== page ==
Researchers at the National
Institute of Standards and Technology (NIST) have discovered that a reduction
in mechanical strain at the boundaries of crystal grains can significantly improve
the performance of high-temperature superconductors (HTS). Their results* could
lead to lower cost and significantly improved performance of superconductors
in a wide variety of applications, such as power transmission, power grid reliability
and advanced physics research.
Electron microscope image of two superconducting thin films that meet at a 6 degree tilt boundary (the dark line running through the image). The numerous smaller lines that intersect the grain boundary at 90 degrees are the individual crystalline layers. The connection between the two films shows distortions in the superconducting layers, which severely limits current flow in these materials. Credit: F.J. Baca, U.S. Air Force Research Lab
One of the main challenges in developing long-length, high-quality HTS wires
is to mitigate the effect of granularity on wire performance because grain boundaries
are prone to block current flow. Dislocations—defects in the crystalline
structure—that grow in number with increasing grain-boundary angle strongly
reduce the superconducting crosssection of the grain boundary.
Switching to thin-film designs has led to great improvements in grain alignment
and significantly improved performance in, for instance, yttrium-barium-copper-oxide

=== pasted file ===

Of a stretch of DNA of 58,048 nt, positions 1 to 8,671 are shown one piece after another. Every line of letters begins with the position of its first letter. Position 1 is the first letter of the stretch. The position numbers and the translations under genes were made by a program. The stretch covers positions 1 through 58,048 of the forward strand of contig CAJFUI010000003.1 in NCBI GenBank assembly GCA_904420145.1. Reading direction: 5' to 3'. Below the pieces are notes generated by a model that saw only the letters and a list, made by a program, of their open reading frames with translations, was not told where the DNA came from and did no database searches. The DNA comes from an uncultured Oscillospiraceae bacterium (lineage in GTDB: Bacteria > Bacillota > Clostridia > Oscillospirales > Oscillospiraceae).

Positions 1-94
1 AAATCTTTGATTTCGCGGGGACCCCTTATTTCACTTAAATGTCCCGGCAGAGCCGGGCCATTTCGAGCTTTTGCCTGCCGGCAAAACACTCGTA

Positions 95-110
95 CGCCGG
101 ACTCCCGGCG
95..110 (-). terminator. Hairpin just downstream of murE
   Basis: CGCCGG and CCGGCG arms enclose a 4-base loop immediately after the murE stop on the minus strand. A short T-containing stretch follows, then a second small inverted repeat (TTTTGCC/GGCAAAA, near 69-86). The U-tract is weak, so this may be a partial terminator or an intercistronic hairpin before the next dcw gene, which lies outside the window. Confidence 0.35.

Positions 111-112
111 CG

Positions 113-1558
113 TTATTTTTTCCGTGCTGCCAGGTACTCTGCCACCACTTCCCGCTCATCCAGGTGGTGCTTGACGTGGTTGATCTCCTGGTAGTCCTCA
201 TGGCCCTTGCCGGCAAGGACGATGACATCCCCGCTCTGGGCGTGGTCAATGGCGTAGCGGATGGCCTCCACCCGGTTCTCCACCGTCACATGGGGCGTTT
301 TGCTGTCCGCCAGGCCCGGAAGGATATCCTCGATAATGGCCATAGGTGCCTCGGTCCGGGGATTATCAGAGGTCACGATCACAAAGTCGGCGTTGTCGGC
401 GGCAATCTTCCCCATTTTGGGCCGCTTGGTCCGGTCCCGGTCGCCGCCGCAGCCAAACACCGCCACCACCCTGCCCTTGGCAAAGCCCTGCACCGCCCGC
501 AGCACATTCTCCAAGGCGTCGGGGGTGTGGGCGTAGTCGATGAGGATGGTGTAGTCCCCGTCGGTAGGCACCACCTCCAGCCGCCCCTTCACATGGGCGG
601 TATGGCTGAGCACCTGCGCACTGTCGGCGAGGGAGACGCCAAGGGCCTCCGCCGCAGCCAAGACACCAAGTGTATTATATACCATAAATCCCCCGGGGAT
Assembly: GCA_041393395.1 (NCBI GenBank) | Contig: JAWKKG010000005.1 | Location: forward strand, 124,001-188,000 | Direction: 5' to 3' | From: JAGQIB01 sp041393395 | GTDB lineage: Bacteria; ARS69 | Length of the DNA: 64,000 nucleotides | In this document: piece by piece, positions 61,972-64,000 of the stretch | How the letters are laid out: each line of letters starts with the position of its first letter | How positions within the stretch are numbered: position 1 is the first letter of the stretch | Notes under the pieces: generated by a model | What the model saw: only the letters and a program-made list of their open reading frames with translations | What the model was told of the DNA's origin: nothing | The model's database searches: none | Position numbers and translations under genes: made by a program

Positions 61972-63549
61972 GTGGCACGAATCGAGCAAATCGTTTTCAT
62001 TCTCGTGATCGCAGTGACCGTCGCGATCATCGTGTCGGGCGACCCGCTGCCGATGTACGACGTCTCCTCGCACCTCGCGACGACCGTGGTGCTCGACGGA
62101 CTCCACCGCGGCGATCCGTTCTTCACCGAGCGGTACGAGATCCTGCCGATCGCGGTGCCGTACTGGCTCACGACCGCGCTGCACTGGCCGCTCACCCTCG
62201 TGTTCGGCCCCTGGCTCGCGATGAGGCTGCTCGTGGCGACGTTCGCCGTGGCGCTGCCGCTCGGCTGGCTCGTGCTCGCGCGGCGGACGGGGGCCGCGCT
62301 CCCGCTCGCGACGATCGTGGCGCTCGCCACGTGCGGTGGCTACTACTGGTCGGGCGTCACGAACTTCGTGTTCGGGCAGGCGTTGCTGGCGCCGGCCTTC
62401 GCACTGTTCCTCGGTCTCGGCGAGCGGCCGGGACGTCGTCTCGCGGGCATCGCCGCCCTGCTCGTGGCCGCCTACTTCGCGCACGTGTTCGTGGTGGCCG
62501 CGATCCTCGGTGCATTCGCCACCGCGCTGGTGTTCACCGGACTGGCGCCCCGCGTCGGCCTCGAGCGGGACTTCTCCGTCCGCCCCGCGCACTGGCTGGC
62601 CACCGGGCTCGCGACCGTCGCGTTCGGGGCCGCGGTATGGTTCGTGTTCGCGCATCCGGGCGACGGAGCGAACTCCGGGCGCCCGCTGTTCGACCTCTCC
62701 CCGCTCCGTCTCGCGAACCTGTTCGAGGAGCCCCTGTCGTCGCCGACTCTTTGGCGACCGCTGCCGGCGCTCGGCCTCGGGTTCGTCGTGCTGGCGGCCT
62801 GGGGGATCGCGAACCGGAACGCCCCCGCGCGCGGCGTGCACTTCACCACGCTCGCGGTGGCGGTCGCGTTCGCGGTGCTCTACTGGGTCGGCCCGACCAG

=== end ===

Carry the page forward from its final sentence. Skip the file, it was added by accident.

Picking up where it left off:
(YBCO) coated conductors. But even in these highly aligned superconductor films
grain boundaries still limit their performance. The effect of dislocations can
further be mitigated by chemical doping of the grain boundaries—for instance
by replacing some of the yttrium atoms with calcium—but it has been difficult
to apply this technique to long wire lengths.
Although it is well known that dislocations cause part of the grain boundary
crosssection to become non-superconducting, the effect of strain—which
extends from the dislocations into the remaining superconducting bridges over
the grain boundary—was previously unknown. NIST’s Danko van der
Laan and his collaborators have found that this strain plays a key role in reducing
current flow over grain boundaries in YBCO. Furthermore, when the strain was
removed by applying compression to the grain boundaries, the superconducting
properties improved dramatically.
The new understanding of the effects of strain on current flow in thin-film
superconductors could significantly advance the development of these materials
for practical applications and could lower their cost. Some of the most promising
uses are in more efficient electrical transmission lines, which already have
been successfully demonstrated by U.S. power companies, and increased electric
power grid reliability. NIST has research programs in both these areas. Improved
HTS thin-film conductors could also enable more powerful high-field particle
accelerators and advanced cancer treatment facilities.
* D.C. van der Laan, T.J. Haugen and P.N. Barnes. Effect of compressive uni-axial
strain on grain boundary critical current density in YBa2Cu3O7-d superconducting
films, Physical Review Letters Accepted papers, June 9, 2009.